The list of published enforcement activities under CASL just got a little longer. The first and only administrative monetary penalty levied so far, $1.1 million against CompuFinder, was a lot, but the facts that were published suggest that it was an ideal case for a penalty. Then Plenty of Fish paid $48,000 as part of an undertaking for what was apparently a cumbersome unsubscribe process.
A lot of senders might react by concluding that their practices have nothing in common with what either of these companies were doing. However, even if this is true, the announcement that Porter airlines agreed to pay $150k as part of an undertaking should hit closer to home for anyone sending email in Canada. The CRTC alleges that
- some messages did not contain an unsubscribe mechanism;
- in some messages the unsubscribe was not clearly or prominently set out (apparently some messages contained two unsubscribe links, one of which did not function properly. Thus, according to the CRTC, the unsubscribe mechanism was not clearly set out because it was not apparent which mechanism was functional);
- some messages did not provide all necessary contact information;
- in at least one confirmed instance Porter did not honour an unsubscribe request within the maximum of 10 business days; and
- Porter was unable to provide sufficient proof of consent for some email addresses.
On this last point, the CRTC took the opportunity to underscore their position that senders need to provide specific records of how consent was obtained for each email address, as it is not sufficient to rely on “general business practices or policies as proof of consent for the majority of…electronic addresses”.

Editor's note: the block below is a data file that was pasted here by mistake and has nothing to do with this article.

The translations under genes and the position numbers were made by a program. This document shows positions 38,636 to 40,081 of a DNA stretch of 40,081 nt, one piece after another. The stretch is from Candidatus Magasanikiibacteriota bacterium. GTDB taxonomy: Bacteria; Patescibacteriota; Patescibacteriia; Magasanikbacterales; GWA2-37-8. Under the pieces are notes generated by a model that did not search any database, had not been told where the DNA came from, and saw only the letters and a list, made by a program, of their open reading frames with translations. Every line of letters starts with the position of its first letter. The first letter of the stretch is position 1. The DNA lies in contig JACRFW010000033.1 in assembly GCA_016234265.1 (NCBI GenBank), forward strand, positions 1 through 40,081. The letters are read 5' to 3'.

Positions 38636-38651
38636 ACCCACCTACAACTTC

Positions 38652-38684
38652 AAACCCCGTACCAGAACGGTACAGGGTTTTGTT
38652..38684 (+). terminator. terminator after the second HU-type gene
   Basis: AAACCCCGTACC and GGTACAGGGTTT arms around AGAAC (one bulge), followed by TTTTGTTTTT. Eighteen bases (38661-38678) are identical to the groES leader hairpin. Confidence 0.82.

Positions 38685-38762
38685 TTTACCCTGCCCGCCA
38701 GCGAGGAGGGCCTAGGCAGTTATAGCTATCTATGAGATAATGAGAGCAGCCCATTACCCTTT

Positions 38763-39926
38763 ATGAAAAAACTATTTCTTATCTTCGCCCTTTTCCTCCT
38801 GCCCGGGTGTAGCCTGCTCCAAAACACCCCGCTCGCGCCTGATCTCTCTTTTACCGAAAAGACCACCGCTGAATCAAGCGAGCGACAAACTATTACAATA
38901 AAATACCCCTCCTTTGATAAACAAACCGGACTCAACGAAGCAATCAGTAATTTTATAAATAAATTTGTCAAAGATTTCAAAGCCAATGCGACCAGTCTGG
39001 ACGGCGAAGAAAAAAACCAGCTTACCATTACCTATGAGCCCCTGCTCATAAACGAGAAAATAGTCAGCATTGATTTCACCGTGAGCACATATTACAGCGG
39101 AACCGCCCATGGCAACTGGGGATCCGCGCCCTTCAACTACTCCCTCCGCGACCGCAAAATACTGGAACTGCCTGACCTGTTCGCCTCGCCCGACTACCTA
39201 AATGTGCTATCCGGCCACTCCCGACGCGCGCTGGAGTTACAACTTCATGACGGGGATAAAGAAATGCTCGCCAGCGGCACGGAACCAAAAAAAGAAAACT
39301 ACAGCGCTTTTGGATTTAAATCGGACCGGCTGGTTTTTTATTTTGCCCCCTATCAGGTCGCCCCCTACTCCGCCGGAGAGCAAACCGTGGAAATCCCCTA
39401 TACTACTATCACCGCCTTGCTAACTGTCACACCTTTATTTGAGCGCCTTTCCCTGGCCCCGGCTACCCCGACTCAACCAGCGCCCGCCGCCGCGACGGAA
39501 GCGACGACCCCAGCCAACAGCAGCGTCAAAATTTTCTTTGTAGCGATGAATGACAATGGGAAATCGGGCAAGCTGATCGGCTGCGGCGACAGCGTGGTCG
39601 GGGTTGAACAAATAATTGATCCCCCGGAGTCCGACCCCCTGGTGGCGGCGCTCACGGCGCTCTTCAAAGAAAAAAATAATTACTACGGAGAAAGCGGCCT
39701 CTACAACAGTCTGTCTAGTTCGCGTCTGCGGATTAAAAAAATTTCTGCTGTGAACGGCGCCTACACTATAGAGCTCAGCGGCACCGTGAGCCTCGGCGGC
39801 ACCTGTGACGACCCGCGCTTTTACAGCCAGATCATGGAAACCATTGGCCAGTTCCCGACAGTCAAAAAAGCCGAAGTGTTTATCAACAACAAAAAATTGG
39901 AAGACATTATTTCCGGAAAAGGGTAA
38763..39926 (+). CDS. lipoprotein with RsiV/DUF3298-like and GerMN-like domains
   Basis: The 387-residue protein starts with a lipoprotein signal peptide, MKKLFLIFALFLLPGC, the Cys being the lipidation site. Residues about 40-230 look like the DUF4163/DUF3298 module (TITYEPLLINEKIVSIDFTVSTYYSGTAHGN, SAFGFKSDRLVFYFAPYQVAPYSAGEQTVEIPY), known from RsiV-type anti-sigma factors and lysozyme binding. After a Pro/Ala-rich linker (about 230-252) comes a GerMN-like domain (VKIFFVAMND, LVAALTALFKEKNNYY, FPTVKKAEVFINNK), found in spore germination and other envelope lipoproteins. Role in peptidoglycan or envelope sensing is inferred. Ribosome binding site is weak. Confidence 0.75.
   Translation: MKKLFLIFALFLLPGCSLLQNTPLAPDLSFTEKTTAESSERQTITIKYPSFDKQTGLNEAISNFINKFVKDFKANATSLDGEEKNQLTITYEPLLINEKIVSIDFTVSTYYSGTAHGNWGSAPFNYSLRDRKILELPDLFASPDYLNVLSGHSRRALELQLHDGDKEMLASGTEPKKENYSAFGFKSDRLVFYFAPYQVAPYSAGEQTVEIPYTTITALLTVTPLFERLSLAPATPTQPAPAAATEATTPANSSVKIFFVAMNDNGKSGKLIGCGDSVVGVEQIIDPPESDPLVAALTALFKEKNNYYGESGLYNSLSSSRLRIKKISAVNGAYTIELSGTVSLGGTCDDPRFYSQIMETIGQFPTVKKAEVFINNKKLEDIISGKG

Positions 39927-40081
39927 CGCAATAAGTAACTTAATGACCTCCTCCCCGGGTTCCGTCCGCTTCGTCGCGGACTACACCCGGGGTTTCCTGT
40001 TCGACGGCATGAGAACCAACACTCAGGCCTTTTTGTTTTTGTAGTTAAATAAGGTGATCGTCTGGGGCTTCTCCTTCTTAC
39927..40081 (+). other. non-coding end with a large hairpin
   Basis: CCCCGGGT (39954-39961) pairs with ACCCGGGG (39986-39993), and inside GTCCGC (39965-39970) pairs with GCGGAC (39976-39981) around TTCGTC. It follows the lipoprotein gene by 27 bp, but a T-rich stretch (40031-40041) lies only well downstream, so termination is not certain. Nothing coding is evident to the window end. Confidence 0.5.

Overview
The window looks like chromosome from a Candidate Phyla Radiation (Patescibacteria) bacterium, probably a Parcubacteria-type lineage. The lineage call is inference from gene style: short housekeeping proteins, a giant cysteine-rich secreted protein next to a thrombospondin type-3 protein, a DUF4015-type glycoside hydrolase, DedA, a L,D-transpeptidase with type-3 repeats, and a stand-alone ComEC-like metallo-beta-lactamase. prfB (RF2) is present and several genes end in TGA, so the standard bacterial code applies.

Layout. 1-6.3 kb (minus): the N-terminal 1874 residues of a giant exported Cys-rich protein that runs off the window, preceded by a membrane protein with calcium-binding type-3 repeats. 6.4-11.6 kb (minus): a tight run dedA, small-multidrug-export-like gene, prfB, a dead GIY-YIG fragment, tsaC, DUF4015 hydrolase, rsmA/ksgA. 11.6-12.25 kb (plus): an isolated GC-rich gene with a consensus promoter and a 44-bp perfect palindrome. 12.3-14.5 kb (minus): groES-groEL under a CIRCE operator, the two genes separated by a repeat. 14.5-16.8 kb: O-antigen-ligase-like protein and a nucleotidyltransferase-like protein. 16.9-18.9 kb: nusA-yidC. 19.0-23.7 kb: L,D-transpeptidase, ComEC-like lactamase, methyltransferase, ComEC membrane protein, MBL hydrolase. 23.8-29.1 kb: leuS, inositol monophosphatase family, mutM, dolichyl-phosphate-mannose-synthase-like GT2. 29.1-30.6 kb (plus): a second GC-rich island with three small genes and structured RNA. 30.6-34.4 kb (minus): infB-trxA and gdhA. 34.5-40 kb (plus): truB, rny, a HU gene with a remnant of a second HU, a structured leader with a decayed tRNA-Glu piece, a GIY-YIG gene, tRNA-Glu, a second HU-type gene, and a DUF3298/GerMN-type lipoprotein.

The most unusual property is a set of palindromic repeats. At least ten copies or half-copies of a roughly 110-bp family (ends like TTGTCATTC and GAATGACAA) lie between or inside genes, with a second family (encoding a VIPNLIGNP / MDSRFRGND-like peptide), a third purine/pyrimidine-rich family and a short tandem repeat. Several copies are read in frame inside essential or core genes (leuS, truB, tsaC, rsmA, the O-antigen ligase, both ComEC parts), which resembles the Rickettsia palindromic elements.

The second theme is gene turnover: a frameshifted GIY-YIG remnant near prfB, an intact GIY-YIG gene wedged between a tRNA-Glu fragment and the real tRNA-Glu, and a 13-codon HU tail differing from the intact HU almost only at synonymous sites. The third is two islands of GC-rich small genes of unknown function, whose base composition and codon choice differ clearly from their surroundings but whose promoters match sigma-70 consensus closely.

Few details are provided. For example, beyond the single confirmed instance of failing to honour an unsubscribe request, there’s no indication of idea how many subscribers were affected by these alleged violations, or how many complaints the CRTC received. According to Porter, the errors resulted from a change in email platforms, and affected a “very small percentage” of their email database. This is a plausible explanation. Mistakes happen.
Being in Ottawa, I use Porter a lot (mostly between here and Toronto), and have received hundreds of emails from them over the years. From my perspective as a consumer, Porter is a great company with fantastic customer service, and although they send a lot of email, I would never consider the company to be a spammer (FYI, Porter is not a client). Looking at Porter through that lens, $150k is huge, especially in an industry with pretty thin profit margins. Furthermore, the CRTC stated that “once made aware of the investigation by the CRTC, Porter Airlines was cooperative and immediately took corrective actions to comply with the legislation.” So it’s not like Porter had ignored previous warnings about their practices.
Maybe there are thousands of Canadians who have been bombarded with Porter emails, even after repeatedly asking to be removed. Maybe this is the result of a rogue marketer at Porter, or one of its agencies, who has been spamming away like it’s still June, 2014. What it looks like though is that Porter is mostly compliant, but they made a few mistakes. And, unfortunately, it seems that the company felt that it was unable to show that it exercised due diligence to prevent these mistakes (otherwise they could not be found liable under CASL).
It’s hard to draw any conclusions without more facts, but it appears that the margin for error is getting smaller. Among other things, it underscores the importance of making sure that proper systems are in place to keep track of consent and populate email footers with the right information. For most applications, just about any email service provider (ESP) can easily take care of this. For more complex systems – for example, if you are relying on implied consent – then the average ESP may not be enough, because you also need to be able to track things like customer purchases. Fortunately, though, there are a growing number of providers who can handle these requirements.